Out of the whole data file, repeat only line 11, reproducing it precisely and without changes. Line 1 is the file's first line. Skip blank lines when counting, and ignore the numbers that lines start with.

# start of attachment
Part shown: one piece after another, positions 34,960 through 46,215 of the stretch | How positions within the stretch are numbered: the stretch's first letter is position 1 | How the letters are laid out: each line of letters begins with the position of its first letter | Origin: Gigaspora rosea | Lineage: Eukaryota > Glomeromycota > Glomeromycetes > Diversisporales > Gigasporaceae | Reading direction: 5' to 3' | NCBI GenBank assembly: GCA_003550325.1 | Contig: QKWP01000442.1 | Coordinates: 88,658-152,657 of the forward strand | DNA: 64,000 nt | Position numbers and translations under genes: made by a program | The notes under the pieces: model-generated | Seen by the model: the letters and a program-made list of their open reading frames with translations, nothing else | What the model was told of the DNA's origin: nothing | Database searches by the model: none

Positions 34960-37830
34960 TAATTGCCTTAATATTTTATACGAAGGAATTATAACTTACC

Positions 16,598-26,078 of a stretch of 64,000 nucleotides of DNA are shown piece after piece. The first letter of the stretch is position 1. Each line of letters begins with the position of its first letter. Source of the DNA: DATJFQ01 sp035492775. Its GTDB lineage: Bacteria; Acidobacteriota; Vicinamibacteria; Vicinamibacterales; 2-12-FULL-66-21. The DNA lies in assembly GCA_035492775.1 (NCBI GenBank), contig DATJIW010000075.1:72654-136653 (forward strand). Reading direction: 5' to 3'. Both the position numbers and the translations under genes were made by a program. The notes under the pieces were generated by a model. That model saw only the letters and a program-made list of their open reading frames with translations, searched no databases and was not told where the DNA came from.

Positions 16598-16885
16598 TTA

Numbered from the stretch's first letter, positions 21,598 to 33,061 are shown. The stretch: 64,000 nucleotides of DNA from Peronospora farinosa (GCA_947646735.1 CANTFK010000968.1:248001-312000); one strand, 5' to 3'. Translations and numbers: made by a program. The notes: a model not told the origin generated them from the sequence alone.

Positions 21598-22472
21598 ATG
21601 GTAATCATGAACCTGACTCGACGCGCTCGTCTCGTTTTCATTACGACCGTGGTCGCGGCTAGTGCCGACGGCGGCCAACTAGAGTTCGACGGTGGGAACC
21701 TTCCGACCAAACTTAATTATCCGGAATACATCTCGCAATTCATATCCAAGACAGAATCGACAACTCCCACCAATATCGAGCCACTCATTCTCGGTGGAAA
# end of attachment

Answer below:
21701 TTCCGACCAAACTTAATTATCCGGAATACATCTCGCAATTCATATCCAAGACAGAATCGACAACTCCCACCAATATCGAGCCACTCATTCTCGGTGGAAA